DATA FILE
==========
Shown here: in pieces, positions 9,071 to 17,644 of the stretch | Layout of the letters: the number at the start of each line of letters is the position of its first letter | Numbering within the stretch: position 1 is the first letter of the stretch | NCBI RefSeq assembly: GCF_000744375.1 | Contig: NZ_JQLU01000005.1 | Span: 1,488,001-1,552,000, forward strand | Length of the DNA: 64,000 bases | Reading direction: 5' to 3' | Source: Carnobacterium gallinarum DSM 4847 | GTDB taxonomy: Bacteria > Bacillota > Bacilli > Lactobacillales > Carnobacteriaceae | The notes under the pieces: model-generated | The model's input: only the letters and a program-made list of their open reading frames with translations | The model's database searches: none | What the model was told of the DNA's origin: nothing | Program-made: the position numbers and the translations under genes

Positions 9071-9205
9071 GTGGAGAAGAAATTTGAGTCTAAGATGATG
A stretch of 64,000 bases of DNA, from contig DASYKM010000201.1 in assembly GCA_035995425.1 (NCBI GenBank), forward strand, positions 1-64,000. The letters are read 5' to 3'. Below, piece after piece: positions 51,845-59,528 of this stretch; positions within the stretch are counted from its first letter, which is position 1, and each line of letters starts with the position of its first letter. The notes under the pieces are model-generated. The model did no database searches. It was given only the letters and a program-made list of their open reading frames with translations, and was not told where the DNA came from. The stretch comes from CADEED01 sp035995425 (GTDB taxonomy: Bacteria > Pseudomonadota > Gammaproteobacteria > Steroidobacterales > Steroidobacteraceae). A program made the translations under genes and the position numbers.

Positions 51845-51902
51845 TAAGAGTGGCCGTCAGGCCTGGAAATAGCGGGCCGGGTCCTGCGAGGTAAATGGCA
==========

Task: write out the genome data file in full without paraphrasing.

Shown here: in pieces, positions 9,071 to 17,644 of the stretch | Layout of the letters: the number at the start of each line of letters is the position of its first letter | Numbering within the stretch: position 1 is the first letter of the stretch | NCBI RefSeq assembly: GCF_000744375.1 | Contig: NZ_JQLU01000005.1 | Span: 1,488,001-1,552,000, forward strand | Length of the DNA: 64,000 bases | Reading direction: 5' to 3' | Source: Carnobacterium gallinarum DSM 4847 | GTDB taxonomy: Bacteria > Bacillota > Bacilli > Lactobacillales > Carnobacteriaceae | The notes under the pieces: model-generated | The model's input: only the letters and a program-made list of their open reading frames with translations | The model's database searches: none | What the model was told of the DNA's origin: nothing | Program-made: the position numbers and the translations under genes

Positions 9071-9205
9071 GTGGAGAAGAAATTTGAGTCTAAGATGATG
A stretch of 64,000 bases of DNA, from contig DASYKM010000201.1 in assembly GCA_035995425.1 (NCBI GenBank), forward strand, positions 1-64,000. The letters are read 5' to 3'. Below, piece after piece: positions 51,845-59,528 of this stretch; positions within the stretch are counted from its first letter, which is position 1, and each line of letters starts with the position of its first letter. The notes under the pieces are model-generated. The model did no database searches. It was given only the letters and a program-made list of their open reading frames with translations, and was not told where the DNA came from. The stretch comes from CADEED01 sp035995425 (GTDB taxonomy: Bacteria > Pseudomonadota > Gammaproteobacteria > Steroidobacterales > Steroidobacteraceae). A program made the translations under genes and the position numbers.

Positions 51845-51902
51845 TAAGAGTGGCCGTCAGGCCTGGAAATAGCGGGCCGGGTCCTGCGAGGTAAATGGCA